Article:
Dove, one of the largest beauty brands in the world, has unveiled new initiatives and impact figures to accelerate the global beauty industry’s progress to address plastic waste
As one of the biggest known reduction plans of its kind in the beauty industry, the Dove initiatives will generate an ongoing massive impact, reducing the use of virgin plastic by more than 20,500 tonnes per year.
The brand has opted for long-term initiatives rather than one-off limited editions to ensure a greater and sustained impact. The announcement will be a key contribution to achieving Unilever’s recently announced goals.Plastic waste is one of the biggest global environmental, being driven by a linear, single-use consumption model.Marcela Melero, Dove Global Skin Cleansing Vice President, explains: “At Dove, we believe in care that goes further: for our consumers as well as our planet. We are passionately committed to being one of the brands making the biggest impact against plastic waste.
“We know we’re not perfect, but we can’t afford to wait. We’re working to have the biggest positive impact we can, as quickly as we can, and empowering others to do the same.”
To be part of the solution in creating a circular plastics economy, one where plastics are reused and recycled, Dove is accelerating and expanding its actions with renewed force following the NO | BETTER | LESS PLASTIC framework:
1. NO PLASTIC: Dove is paving the way for the rest of the sector with industry-leading innovations – eliminating the use of plastics where possible by using alternative materials and new packaging formats. Next year its iconic beauty bar single packs will be plastic-free globally , and development is underway to replace the plastic outer-wrap of its beauty bar multipacks with a zero-plastic material.
2. BETTER PLASTIC: Dove is committed to investing in more sustainable plastic choices to reduce the use of virgin plastic, supporting the creation of a circular economy for plastics. This includes today’s announcement that Dove will start to launch new 100% recycled plastic (PCR) bottles where technically feasible, in North America and Europe by the end of 2019 – across all ranges (Dove, Dove Men+Care, and Baby Dove). Dove continues to search for solutions where recycled plastic is not currently technically feasible, including for caps and pumps.
3. LESS PLASTIC: Dove will leverage the technology behind its new reusable, refillable, stainless steel format deodorant sticks: minim™. This technology minimises waste by radically reducing the amount of plastic required. The launch date is not yet confirmed but work is well underway. minim™ will be trialled as part of the LOOP™ platform initiative: a first-of-its-kind, minimal waste, direct-to-consumer shopping system.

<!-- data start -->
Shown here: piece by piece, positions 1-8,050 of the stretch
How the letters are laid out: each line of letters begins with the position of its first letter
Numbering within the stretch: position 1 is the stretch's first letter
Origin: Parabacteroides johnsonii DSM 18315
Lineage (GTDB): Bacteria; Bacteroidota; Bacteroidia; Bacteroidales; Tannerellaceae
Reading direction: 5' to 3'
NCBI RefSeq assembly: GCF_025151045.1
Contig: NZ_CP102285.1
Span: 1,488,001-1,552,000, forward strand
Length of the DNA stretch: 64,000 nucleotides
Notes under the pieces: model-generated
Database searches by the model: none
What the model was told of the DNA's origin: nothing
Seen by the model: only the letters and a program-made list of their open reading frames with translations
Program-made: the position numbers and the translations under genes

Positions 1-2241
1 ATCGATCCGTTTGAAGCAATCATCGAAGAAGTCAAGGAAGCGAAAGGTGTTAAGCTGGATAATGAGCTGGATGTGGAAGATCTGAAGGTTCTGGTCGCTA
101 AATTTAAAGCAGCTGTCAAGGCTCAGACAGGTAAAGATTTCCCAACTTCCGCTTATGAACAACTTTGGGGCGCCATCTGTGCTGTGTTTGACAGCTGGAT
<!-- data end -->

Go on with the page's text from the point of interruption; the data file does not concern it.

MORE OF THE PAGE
Sander Defruyt, New Plastics Economy Lead, Ellen MacArthur Foundation, says: “Better recycling alone will not solve the plastics problems we face today, we must address plastic waste at the source.
“This means eliminating the plastic items we don’t need, innovating the ones we do need so that all of them are reusable, recyclable, or compostable, and circulating all those we use by reusing them, or recycling them into new products and packaging.
“Action is needed now, and on all of these fronts in parallel. That is why we welcome Dove’s announcements. Their significant strides help reduce Dove’s use of virgin plastics, and help to accelerate the global transition to a circular economy for plastics.”
Dove’s initiatives will contribute to Unilever’s recently announced new commitments on plastic: to halve its use of virgin plastic, by reducing its absolute use of plastic packaging by more than 100,000 tonnes and accelerating its use of recycled plastic; to help collect and process more plastic packaging than it sells.Richard Slater, Unilever Chief R&D Officer comments:
“At Dove, we are proud to have more than 100 initiatives ongoing around the world dedicated to tackling plastic waste. But as one of the biggest beauty brands in the world, we have a responsibility to accelerate our progress even further.
“Today’s announcements are an important step in our work to transform how we produce, use and dispose of plastic packaging. By making this move, we aim to drive the global recycling industry to collect more waste plastic and make more recycled plastic available for use.”